Summary: A sermon for the 8th Sunday of Pentecost, series B, on the comforting doctrine of the Predestination of the Elect.
8Pentecost2003 “God Chose You” Eph. 1:3-14
Aug. 3, 2003 (c) 2003, Rev. Robert C. Baker,
Redeemer Lutheran Church and School, Vero Beach, FL
Choices, choices, choices. It seems like every time you turn around, you’ve got to make a choice. Where to go? What to wear? What to eat? Do I stay in my job or look for another place to work? Public school, or private school? What movie is suitable for my teenager? Whom to elect into office? We are constantly bombarded with the command, “Make a choice!”
Of course, while those choices might be for a good end, on the opposite side of the coin, there are choices that have only a bad end. Pro-choice, which is just a euphemism (a nice word for a bad thing) for abortion. Euthanasia (choosing to die: someone else, which is murder, or yourself, which is suicide). Gay marriage (choosing whom you’ll marry, regardless of gender). Choosing not to come to church.
One Sunday outside the front door of a church, a little girl stood with her mother waiting for dad to bring around the car. An older gentleman approached the little girl and stuck out his fists, fingers tightly closed. “Little girl,” he said, “there’s a quarter in one of my hands. If you choose which hand, I’ll give it to you.” Not to be outfoxed, the
little girl replied, smiling, “And if you choose to tell me which hand it’s in, I’ll take it.”(1)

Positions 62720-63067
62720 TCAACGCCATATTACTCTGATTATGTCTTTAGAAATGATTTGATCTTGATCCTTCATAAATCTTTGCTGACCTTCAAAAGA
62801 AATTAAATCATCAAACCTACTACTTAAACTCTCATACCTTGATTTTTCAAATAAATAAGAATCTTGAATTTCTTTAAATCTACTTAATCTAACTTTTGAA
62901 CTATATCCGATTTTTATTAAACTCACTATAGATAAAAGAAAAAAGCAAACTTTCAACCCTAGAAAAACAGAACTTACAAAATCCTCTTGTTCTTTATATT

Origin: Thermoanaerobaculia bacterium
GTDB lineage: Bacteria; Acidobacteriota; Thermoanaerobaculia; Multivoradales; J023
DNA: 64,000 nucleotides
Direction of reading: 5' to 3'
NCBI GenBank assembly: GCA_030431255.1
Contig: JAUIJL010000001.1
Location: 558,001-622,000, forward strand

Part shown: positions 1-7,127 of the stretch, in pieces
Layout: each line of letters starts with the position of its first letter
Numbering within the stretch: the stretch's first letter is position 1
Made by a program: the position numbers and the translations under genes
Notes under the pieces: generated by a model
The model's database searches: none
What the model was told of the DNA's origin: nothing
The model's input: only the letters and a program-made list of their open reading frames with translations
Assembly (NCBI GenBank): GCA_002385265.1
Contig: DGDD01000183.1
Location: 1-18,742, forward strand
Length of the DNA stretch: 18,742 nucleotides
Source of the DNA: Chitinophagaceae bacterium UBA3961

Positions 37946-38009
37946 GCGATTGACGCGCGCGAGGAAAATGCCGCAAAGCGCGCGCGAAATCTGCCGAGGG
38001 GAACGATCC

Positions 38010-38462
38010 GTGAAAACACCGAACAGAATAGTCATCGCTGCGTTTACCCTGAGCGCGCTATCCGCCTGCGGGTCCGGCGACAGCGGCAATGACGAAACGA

In our Epistle this morning, St. Paul talks about a choice, a choice that has everlasting consequences. Indeed, out of all the choices that have ever been made or ever will be made, this is the choice that lasts forever. But, there’s a catch. This choice isn’t
ours, it’s God’s. St. Paul tells us in our epistle, that God has indeed made a choice, without our involvement, without our opinion, and without our vote. He says that the choice made by God is Good News: that in Christ, from eternity, God chose you.
There’s two horrible doctrines floating around that we need to talk about. First, there’s what’s called “double predestination.” Promoted by John Calvin, this view of choice says that God chose some to go to heaven, others to go to hell. Talk about
fatalism! If you were chosen to go to hell, it doesn’t matter if you believe in Jesus as your Savior or not. You’re still going to hell. And if you were chosen to go to heaven, it doesn’t matter if you live like the devil all of your life. You’re still going to heaven.
Another horrible doctrine promoted by Jacob Arminius is what is now called “decision theology.” “It only takes a spark, to get a fire going.” “Accept Jesus as your Savior.” “Pray this little prayer with me.” “Ask Him into your heart.” But, dear friends, I ask you: When I’m doubting my salvation, when I’m really worried about my relationship with God because of my sin, when I’m wondering if I’ve ever done enough,
do you think that I’d ever be comforted knowing that “all is well” between God and me because of my choice? Not at all!
But Scripture is clear as it is comforting. A choice has been made for us, and only God made it. For all those who are saved or will be saved, God made the choice in Christ for them. And for all those who will be damned, they’re damned because of their unbelief